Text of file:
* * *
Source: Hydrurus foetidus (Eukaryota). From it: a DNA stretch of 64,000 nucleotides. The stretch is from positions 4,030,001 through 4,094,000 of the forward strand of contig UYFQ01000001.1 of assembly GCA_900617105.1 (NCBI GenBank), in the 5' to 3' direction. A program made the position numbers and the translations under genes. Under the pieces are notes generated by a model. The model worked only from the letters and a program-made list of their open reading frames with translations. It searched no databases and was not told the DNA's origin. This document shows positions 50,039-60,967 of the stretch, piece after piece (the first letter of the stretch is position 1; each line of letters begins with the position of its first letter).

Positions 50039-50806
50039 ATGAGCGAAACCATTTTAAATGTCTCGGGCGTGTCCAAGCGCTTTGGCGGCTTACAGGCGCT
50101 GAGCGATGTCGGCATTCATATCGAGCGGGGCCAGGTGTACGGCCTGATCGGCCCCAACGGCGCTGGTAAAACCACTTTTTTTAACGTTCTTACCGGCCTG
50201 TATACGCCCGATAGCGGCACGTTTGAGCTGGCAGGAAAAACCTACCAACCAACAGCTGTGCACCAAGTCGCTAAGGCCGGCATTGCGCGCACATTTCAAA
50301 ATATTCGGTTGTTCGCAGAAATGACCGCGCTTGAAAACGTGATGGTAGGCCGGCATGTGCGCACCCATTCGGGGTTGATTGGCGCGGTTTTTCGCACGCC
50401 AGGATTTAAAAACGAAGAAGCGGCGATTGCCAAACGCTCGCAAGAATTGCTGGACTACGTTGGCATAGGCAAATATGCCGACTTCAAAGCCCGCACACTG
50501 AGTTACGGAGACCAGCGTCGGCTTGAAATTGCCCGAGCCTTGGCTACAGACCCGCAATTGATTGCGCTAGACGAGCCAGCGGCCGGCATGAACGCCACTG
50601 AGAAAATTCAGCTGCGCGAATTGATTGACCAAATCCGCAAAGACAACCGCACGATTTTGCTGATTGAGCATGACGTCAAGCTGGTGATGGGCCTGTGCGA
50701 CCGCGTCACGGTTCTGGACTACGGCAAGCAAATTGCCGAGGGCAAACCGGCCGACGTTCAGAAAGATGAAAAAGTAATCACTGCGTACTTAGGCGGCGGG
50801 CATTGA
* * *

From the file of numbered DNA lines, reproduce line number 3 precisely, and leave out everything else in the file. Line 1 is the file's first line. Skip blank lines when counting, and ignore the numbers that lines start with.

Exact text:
50039 ATGAGCGAAACCATTTTAAATGTCTCGGGCGTGTCCAAGCGCTTTGGCGGCTTACAGGCGCT